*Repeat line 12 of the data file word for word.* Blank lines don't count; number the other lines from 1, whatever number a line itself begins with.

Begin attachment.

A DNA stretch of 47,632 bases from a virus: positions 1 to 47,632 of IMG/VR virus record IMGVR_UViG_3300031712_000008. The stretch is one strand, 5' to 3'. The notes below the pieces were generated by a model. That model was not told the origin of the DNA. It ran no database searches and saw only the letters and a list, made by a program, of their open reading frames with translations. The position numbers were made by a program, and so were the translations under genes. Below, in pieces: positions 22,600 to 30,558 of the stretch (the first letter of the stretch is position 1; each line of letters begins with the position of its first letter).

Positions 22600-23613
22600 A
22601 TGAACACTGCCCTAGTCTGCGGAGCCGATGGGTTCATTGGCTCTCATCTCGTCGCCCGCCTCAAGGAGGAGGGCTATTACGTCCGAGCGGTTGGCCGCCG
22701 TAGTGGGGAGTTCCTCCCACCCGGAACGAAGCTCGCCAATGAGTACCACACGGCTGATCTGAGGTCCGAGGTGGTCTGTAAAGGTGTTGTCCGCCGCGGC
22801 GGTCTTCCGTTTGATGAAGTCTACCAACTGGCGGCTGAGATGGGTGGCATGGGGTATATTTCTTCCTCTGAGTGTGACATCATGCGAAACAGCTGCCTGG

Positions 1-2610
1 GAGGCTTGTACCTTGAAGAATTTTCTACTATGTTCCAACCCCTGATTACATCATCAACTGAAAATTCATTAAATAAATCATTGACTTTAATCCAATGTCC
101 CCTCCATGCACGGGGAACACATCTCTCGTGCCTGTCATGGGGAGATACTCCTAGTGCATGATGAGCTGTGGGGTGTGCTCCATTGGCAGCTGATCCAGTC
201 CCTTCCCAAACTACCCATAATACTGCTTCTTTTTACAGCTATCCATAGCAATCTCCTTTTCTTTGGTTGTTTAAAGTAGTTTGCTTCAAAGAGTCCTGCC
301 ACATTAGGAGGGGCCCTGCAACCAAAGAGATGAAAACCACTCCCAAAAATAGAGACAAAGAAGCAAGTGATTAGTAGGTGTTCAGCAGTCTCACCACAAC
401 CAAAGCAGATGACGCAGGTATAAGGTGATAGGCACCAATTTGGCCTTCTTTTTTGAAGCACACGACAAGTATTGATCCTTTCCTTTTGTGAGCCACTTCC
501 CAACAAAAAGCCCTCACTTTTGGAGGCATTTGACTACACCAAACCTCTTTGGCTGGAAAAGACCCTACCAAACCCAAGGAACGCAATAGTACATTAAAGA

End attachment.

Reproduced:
401 CAAAGCAGATGACGCAGGTATAAGGTGATAGGCACCAATTTGGCCTTCTTTTTTGAAGCACACGACAAGTATTGATCCTTTCCTTTTGTGAGCCACTTCC